Competition: US & Canada
Stella Nair’s scholarship focuses on the built environment of indigenous communities and is shaped by her interests in construction technology, spatial theory, material culture studies, landscape transformations, cross-cultural exchange, and hemispheric networks. Trained as an architect and architectural historian (University of California, Berkeley), Nair has conducted fieldwork in Bolivia, Mexico, Peru, and the United States, with ongoing projects in the South Central Andes.
Nair’s publications explore a range of subjects and regions such as Tiahuanaco lithic technology, the design of Inca royal estates, colonial Andean paintings, and Brazilian urbanism. Nair’s most recent book, At Home with the Sapa Inca: Architecture, Space, and Legacy at Chinchero (University of Texas, 2015), examines the sophisticated ways in which the Inca manipulated space and architecture to impose their authority. Nair has also published (with Jean-Pierre Protzen) a book entitled The Stones of Tiahuanaco: A Study of Architecture and Construction (Cotsen 2013), which explores one of the world’s most skillful and artful carving traditions. Nair’s article “Localizing Sacredness, Difference, and Yachacuscamcani in a Colonial Andean Painting” was honored by its selection as one of thirty-two ‘greatest hits’ articles published in the last hundred years of the Art Bulletin.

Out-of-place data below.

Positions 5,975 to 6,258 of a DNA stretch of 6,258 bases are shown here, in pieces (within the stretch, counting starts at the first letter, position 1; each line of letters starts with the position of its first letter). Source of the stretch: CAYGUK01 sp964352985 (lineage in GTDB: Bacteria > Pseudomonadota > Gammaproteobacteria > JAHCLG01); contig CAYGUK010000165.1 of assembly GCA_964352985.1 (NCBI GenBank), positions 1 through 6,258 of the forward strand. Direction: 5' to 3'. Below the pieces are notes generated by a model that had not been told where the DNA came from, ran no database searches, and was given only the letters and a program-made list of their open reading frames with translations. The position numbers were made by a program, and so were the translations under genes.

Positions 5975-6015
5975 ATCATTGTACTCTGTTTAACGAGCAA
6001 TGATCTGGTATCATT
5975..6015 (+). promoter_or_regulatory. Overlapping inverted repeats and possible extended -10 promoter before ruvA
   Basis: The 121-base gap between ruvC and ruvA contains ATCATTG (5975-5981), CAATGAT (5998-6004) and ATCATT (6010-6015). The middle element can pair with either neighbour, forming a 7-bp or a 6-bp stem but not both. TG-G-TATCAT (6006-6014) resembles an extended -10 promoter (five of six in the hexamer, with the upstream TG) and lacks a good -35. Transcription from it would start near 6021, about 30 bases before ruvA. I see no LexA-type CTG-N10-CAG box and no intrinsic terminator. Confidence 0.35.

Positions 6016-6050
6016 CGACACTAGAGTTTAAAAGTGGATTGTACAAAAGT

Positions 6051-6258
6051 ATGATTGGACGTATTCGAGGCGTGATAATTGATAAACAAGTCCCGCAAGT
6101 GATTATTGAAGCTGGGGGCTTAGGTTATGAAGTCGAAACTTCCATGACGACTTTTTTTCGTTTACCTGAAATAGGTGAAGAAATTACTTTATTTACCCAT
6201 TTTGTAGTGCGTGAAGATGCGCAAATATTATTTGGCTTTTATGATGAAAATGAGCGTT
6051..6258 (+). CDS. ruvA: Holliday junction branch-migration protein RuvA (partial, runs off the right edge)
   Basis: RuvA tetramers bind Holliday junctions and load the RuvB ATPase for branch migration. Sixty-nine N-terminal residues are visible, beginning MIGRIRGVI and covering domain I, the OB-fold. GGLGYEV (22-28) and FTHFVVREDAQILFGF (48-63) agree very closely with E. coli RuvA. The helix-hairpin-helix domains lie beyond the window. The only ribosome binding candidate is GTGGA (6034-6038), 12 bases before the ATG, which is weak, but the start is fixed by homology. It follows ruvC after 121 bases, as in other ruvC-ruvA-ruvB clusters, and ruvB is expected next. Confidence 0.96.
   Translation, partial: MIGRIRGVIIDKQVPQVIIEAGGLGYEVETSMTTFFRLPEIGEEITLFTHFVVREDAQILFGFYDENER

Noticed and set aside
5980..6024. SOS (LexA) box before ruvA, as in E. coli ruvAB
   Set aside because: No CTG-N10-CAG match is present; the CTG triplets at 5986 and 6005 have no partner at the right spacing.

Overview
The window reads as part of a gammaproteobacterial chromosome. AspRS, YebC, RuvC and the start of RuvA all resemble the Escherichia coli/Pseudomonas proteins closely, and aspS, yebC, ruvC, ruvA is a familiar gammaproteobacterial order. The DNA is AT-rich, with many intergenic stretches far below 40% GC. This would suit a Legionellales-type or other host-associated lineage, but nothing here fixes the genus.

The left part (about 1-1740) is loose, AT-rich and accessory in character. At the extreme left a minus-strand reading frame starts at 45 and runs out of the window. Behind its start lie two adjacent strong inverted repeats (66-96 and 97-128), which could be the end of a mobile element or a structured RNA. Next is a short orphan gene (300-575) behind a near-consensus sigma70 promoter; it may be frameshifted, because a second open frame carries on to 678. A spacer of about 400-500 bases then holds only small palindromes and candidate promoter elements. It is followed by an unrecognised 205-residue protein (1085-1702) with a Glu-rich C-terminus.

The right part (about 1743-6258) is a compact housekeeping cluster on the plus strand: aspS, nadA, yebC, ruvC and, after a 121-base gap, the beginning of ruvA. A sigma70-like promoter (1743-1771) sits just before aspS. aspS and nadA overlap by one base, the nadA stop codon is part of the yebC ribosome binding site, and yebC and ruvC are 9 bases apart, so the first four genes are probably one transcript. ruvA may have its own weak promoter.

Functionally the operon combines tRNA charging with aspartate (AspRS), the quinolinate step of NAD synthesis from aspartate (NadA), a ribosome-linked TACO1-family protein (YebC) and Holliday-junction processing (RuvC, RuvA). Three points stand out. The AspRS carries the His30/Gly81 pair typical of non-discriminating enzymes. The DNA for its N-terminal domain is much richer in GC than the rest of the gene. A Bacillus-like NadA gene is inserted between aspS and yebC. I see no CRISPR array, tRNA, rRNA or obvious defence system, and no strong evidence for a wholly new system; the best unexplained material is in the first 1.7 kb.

Nair has received numerous research grants and fellowships, such as from the American Philosophical Association, the Center for the Study of the Visual Arts (National Gallery of Art), Dumbarton Oaks, the Fulbright Institute, the Getty Foundation, and the John Carter Brown Library.